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«Collision Course», Robert Silverberg

ONE

Only a month before, the Technarch McKenzie had calmly sent five men to probable death in the name of Terran progress. But now, it seemed, those five men had not really died after all, and McKenzie’s normally rock-hard face reflected inner tension and the strain of anticipation.

The message, reaching him in the Archonate Center, had been brief to the point of curtness. “Luna detection center reports return to this system of the XV-ftl. Landing at Central Australia spaceport requested for 1200 hours EST.”

The Technarch read the message through twice, nodding, even permitting himself the luxury of a slow smile. So they were back, were they? After a successful trip? By the Hammer, he thought, we’ll see men in the far galaxies yet! And in my Archonate, heaven willing!

His nature was too stern to allow him more than a moment of gloating pride. He had gambled; he had won; and perhaps his name would ring in the galleries of history for millennia. No matter about that, though. The experimental faster-than-light ship was returning safely. It behooved him, as Terra’s Technarch, to be present at the landing.

He depressed a communicator stud. “Set up a transmat connection to the Central Australia spaceport right away, Naylor. Immediate departure.”

“At once, Excellency.”

McKenzie stared for a moment at the big, thick fingers of his hands as they lay before him on the desk. Hands like those could never wire a circuit, wield a surgeon’s excising vibro-knife, or tune the fine controls on a thermonuclear generator. But they were hands that could choke the life from a man, and they were hands that could write, “If we remain bound forever to the limiting velocity of light, we will be as snails seeking to cross a continent. We must not be lulled into complacency by the slow expansion of our colonial empire. We must surge ever outward; and the faster-than-light spacedrive must be the be-all and end-all of our research effort.”

He had written those words fifteen years earlier, in 2765, and delivered them as his first public address after his accession to the Archonate.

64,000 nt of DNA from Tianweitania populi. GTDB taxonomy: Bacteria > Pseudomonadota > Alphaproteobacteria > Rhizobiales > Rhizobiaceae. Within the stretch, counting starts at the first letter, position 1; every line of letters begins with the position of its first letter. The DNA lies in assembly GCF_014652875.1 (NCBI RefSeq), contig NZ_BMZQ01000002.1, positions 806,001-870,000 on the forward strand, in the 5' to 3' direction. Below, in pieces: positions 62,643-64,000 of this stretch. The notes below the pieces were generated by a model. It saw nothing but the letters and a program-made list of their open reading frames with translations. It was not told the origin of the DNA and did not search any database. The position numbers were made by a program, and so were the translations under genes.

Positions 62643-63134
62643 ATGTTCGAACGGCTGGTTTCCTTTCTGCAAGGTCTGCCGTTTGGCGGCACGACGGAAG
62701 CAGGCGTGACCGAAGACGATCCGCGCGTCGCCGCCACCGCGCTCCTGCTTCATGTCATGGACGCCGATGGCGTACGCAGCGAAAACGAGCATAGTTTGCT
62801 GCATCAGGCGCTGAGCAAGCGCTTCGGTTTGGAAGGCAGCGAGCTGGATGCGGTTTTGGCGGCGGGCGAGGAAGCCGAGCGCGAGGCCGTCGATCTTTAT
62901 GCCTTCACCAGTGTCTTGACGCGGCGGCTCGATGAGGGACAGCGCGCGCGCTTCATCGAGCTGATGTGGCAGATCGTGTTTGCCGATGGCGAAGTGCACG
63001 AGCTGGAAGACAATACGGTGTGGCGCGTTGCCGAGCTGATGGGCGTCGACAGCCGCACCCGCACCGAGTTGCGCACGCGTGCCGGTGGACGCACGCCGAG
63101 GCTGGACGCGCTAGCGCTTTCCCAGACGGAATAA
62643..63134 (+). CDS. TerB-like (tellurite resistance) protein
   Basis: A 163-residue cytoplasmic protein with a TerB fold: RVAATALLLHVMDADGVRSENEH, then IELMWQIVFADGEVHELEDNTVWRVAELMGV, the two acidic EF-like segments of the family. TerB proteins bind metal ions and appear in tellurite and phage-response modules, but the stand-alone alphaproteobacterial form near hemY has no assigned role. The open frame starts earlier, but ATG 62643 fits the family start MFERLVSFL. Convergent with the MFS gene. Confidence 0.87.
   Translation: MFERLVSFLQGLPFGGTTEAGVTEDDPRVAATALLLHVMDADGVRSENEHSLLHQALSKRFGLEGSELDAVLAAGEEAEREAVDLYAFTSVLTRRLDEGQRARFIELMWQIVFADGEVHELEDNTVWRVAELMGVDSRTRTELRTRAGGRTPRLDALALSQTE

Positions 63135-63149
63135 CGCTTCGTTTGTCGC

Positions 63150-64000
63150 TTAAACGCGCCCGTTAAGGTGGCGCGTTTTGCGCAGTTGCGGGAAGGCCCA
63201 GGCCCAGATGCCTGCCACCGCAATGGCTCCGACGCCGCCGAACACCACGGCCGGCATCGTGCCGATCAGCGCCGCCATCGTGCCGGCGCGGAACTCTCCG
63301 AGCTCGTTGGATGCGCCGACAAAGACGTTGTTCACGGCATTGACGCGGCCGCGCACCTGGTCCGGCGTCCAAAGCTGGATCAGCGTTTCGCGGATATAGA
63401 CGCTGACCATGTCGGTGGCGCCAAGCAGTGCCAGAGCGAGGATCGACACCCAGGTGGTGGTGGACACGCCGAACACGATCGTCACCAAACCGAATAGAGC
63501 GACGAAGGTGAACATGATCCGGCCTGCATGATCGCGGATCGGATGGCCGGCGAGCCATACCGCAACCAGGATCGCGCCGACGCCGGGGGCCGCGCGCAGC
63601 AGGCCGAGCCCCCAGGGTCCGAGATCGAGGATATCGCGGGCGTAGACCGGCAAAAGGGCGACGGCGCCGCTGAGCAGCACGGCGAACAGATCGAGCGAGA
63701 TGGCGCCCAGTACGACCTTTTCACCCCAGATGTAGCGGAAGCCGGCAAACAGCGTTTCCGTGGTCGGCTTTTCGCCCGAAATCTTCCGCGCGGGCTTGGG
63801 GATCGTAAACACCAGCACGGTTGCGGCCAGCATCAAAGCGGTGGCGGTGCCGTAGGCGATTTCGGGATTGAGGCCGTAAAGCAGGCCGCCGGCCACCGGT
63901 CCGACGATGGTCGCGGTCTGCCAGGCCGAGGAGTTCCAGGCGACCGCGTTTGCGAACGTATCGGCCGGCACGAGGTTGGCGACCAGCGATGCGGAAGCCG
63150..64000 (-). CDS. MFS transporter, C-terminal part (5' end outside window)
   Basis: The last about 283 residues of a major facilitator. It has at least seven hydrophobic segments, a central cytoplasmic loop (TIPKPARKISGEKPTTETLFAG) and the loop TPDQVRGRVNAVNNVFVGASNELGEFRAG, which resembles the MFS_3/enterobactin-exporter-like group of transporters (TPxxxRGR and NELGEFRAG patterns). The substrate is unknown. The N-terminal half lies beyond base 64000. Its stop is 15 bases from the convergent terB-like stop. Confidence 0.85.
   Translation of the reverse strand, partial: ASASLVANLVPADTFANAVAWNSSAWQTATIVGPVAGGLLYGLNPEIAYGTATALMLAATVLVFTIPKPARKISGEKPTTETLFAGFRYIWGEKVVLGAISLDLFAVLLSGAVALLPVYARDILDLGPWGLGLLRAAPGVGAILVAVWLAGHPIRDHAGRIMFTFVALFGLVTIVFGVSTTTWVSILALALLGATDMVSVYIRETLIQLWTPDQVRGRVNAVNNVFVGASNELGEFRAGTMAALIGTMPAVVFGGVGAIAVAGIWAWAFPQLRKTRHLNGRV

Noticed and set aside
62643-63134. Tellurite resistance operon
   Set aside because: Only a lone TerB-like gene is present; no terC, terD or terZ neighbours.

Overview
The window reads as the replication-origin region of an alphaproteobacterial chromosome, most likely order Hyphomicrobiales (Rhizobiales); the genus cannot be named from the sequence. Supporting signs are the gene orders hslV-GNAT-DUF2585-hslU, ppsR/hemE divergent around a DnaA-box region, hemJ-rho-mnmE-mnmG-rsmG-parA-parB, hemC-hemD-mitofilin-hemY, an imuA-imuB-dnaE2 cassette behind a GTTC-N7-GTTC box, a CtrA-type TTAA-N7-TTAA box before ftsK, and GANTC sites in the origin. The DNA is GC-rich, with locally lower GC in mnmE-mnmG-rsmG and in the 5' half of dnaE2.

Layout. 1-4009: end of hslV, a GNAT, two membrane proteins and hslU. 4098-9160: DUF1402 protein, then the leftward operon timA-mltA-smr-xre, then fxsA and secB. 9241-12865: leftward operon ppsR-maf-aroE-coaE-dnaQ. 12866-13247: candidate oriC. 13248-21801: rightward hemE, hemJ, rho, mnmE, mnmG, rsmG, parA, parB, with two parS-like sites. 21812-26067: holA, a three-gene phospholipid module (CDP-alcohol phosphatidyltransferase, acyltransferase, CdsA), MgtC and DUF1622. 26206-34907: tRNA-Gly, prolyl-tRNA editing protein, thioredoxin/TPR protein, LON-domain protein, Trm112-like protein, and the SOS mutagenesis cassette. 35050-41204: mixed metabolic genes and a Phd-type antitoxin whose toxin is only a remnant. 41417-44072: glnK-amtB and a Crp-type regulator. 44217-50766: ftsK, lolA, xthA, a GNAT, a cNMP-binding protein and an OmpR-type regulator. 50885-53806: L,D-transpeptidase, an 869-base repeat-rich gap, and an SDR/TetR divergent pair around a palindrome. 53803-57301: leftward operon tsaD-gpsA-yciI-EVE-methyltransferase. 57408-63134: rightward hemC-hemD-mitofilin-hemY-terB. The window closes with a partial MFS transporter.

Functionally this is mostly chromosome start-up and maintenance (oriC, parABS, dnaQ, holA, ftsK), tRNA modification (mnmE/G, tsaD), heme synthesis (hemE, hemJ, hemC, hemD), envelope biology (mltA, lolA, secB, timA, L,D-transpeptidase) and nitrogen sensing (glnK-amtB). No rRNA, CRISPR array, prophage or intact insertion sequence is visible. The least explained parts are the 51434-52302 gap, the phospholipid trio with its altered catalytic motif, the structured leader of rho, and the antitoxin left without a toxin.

And, fifteen years later, a ship had gone to the stars and returned in less than a month. Perhaps. There was always the chance that they had traveled no farther than the orbit of Pluto, broken down and limped back home. He would find out soon enough.

Rising, McKenzie traversed the gleaming marble floor of his private chamber—a shameful extravagance, he had always thought in his dour way, but the chamber had not been designed with his tastes in mind—and passed through the irising sphincter into his transmat cubicle.

Naylor waited there, an obsequious little man in the stiff black robe of the Technarch’s personal staff. “The coordinates are set, Excellency.”

“Have you been through it?”

“Of course, Excellency. I have tested it twice.”

“Good enough. Leave the field open for my return.”

McKenzie stepped forward. The lambent green transmat field pulsed up from the floor aperture, forming a curtain dividing the cubicle in two. The hidden power generators of the transmat were linked directly to the main generator that spun endlessly on its poles somewhere beneath the Atlantic, condensing the theta force that made transmat travel possible. McKenzie did not bother to check the coordinates Naylor had set. Call it an act of faith; the Technarch was supremely confident that no one schemed his assassination. A minor abscissa distortion, and the Technarch’s atoms would be scattered to the cold winds. He stepped into the glow of green without stopping to examine the coordinates.

There was no sensation. The Technarch McKenzie was destroyed, a stream of tagged wavicles was hurled halfway across a world, and the Technarch McKenzie was reconstituted. If the moment of destruction had been longer, the pain would have been unbearable. But the transmat field ripped the Technarch’s body molecule from molecule in so tiny a fragment of a micro-second that his neural system could not possibly have relayed the pain; and the restoration to life came with equal speed. Whole and undamaged, McKenzie stepped through the field and out, almost instantly later, in the transmat cubicle at Central Australia spaceport, in what once had been the barren Gibson Desert and which now harbored Earth’s largest spacefield.

It had been shortly before noon in New York; here, it was early the following morning. A wall clock read 0213 hours. McKenzie left the transmat cubicle.

They spotted him at once; the Technarch’s toweringly commanding figure was a familiar sight here, and they came running to greet him. They were a tense lot. McKenzie smiled a Technarch’s greeting at Daviot and Leeson, who had developed the warp-drive that powered the experimental ship; at Herbig, the spaceport commandant; at Jesperson, the coordinator of faster-than-light research.

McKenzie asked, “What’s the news from the ship?”

Jesperson grinned boyishly. “They sent the all-okay signal five minutes ago. They’re in a deceleration orbit, coming down on rocket drive, and they’ll make touchdown at 0233 hours.”

“How about their trip?”

Leeson said in his rumbling basso, “It seems they made it out and back.”


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